The Link Between Healthcare Reform and Post-Graduate Medical Training
Posted Jul 02 2009 6:32pm
Politicians and pundits have been stressing over the years the need for more primary care physicians. It's clear that this group of professionals fills a very important niche in our healthcare system, providing office care and coordinating referrals to medical specialists when necessary. By the way, such coordination is critical for the well-being of patients and inadequately, or not at all, compensated. It's time to launch a serious dialogue about the link between healthcare reform and post-graduate medical eduction with particular emphasis on the training of primary care physicians. A recent article is a good place to start (see: What Medical Education Has to Do With Health Reform ). Below is an excerpt from the article with boldface emphasis mine:
Medicare spends $9 billion a year paying for the medical residencies where doctors get their clinical training. That training needs to change as part of the nation’s big health-reform push, argued a report...from MedPAC [Medical Payment Advisory Commission], the commission that advises Congress on Medicare. The report looked broadly at health-system reform, touching on a number of issues we’ve been hearing a lot about lately — the way Medicare pays doctors for volume rather than quality, for example, and how private insurers in the Medicare Advantage program are paid more than traditional Medicare programs. But we haven’t heard so much about how medical education fits in.... Specifically, the report cited “the relative lack of formal training and experience in multidisciplinary teamwork, cost awareness in clinical decision making, comprehensive health information technology, and patient care in ambulatory settings.” More generally, the report noted, medical residencies are largely based in hospitals. That gives doctors great training in treating acutely ill, hospitalized patients, but doesn’t do so much to teach them to treat patients in outpatient clinic, where primary care docs do much of their work — and where key targets for reform, such as better management of chronically ill patients, will occur. MedPAC said it will look at ways to shift the funding for medical residencies to more closely link doctor training to long-term health-reform goals.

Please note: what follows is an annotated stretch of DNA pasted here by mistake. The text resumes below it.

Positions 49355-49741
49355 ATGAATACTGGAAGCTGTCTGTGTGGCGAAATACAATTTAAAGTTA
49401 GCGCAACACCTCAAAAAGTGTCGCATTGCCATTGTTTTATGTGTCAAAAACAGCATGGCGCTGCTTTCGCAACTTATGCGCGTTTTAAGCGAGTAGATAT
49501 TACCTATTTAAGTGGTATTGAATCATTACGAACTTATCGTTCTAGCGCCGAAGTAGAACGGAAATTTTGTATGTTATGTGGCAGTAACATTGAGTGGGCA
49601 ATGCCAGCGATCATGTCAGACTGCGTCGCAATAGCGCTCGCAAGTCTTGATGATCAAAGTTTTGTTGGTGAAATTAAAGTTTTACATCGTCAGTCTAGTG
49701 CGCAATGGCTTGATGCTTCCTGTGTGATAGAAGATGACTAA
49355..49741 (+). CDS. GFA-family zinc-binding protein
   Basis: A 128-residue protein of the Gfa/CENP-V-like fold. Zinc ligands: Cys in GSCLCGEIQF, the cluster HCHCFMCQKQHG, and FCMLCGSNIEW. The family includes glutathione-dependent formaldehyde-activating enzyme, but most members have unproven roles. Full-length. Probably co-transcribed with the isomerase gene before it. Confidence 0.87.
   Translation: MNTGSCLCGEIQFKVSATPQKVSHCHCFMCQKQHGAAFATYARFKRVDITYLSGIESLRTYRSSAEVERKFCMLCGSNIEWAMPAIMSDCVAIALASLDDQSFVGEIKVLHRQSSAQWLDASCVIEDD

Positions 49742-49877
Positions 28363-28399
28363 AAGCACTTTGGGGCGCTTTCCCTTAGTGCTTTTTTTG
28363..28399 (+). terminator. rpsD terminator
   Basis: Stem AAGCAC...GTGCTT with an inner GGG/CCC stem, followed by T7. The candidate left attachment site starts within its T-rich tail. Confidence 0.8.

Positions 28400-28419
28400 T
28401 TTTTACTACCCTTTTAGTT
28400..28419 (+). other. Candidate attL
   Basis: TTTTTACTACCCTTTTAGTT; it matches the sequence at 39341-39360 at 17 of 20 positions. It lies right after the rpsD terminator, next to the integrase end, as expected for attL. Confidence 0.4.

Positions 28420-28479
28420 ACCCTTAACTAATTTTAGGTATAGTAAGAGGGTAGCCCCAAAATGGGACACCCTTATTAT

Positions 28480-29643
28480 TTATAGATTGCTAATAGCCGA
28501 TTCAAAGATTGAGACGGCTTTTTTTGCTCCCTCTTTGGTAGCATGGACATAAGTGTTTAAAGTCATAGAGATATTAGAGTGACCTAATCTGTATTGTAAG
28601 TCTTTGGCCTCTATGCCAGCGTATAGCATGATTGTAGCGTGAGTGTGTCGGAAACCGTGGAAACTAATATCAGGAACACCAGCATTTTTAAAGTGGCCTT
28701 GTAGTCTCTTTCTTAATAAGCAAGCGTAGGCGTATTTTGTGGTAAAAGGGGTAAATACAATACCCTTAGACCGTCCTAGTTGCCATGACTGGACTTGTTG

At the present time, most residents are trained in academic medical centers or in community hospitals that have a relationship with an academic medical center. The sickest and most complicated patients gravitate to, directly or by referral, hospitals such as these. This patient flow occurs with good reason because these facilities frequently tend to offer the best care. Medical residents at academic medical centers can opt for training that emphasizes outpatient care rather than critical care. However, I suspect that the experience of most may be lacking in particular areas such as those emphasized in the article quoted above: multidisciplinary teamwork, cost awareness in clinical decision making, and the requirements of running a small business such as an office practice. I am not sure that our teaching hospitals can provide the physician training that is required for a reform agenda. It's a topic that badly needs additional discussion.